Trump’s first public response to the strike suggests that he will try to summon patriotic feeling to rally Americans to his side. After the news broke, he tweeted a picture of an American flag. This afternoon, he gave a brief televised statement at his Mar-a-Lago home in Palm Beach, Florida. His tone was in some ways conciliatory: He said he does not want “regime change” in Iran. But he also warned Iranian leaders that he is prepared to retaliate against future aggression. “We took action last night to stop a war,” he said. “We did not take action to start a war.” Trump left the room without taking questions from reporters.
Typically, when the U.S. is threatened—as the Trump administration says it was with an “imminent” Soleimani-planned attack—voters have tended to stand behind the president. George W. Bush’s approval rating jumped about 40 points, reaching 90 percent, in the days after the September 11 terrorist attacks, according to Gallup. (The good feeling didn’t last: As Bush’s Iraq War soured, so did his approval rating, though he won a second term.) His father, George H. W. Bush, enjoyed 74 percent approval in 1990 after he sent troops to the Middle East following the Iraqi leader Saddam Hussein’s invasion of Kuwait. (Two years later, Bush lost his reelection bid to Bill Clinton.)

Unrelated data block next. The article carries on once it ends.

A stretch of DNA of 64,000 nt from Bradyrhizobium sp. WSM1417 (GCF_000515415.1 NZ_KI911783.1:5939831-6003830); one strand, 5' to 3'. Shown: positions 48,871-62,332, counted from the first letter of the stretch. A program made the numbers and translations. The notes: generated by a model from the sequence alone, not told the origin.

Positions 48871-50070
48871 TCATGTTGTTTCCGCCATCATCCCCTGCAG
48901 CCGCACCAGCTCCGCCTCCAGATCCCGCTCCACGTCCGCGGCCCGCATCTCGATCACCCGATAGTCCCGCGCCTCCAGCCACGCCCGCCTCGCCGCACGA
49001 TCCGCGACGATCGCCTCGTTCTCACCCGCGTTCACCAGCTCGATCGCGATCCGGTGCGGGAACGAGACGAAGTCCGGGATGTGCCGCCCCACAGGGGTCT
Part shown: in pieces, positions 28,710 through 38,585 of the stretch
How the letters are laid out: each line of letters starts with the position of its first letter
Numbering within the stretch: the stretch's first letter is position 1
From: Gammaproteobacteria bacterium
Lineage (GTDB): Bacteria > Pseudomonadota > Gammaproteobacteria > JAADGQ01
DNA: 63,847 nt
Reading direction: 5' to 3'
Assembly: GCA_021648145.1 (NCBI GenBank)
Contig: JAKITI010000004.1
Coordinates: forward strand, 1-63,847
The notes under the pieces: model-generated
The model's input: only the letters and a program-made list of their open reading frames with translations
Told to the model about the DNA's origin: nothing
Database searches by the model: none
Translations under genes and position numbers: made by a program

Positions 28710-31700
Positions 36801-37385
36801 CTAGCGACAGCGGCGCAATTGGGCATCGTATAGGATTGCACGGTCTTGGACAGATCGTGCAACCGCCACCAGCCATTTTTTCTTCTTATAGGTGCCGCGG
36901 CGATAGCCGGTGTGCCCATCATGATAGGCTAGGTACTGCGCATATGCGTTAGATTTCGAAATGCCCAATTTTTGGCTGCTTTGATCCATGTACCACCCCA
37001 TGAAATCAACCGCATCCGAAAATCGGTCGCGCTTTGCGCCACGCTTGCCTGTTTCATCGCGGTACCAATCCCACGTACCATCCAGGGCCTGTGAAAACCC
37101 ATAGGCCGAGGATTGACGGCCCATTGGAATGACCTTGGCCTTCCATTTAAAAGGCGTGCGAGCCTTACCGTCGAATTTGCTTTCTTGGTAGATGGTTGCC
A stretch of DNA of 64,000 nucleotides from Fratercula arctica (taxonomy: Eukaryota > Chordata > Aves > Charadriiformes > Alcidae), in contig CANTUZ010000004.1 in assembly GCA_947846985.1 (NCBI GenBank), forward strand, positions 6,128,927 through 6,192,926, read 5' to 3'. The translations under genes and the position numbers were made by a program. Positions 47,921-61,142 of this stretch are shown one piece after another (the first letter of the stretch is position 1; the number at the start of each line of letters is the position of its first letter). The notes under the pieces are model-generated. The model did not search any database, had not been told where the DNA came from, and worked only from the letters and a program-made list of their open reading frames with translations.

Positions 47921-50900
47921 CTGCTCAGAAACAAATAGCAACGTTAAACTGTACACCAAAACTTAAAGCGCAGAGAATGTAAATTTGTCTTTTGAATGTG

Trump, though, is a unique case. His approval rating has never cracked 50 percent in Gallup surveys, and experts on the presidency have rated him the most polarizing chief executive in history. Trump’s handling of the crisis will test the reflexive loyalty Americans show in such fraught times. It’s not at all clear that, outside of Trump’s base, people will trust his motivations, especially when he’s under serious political pressure. He is up for reelection in November, and he’s facing a potential impeachment trial in the Senate. Tweets he sent out years ago show that he’s well aware a president’s popularity spikes in wartime: In 2011, a year before Obama won reelection, Trump claimed, “In order to get elected, Obama will start a war with Iran.”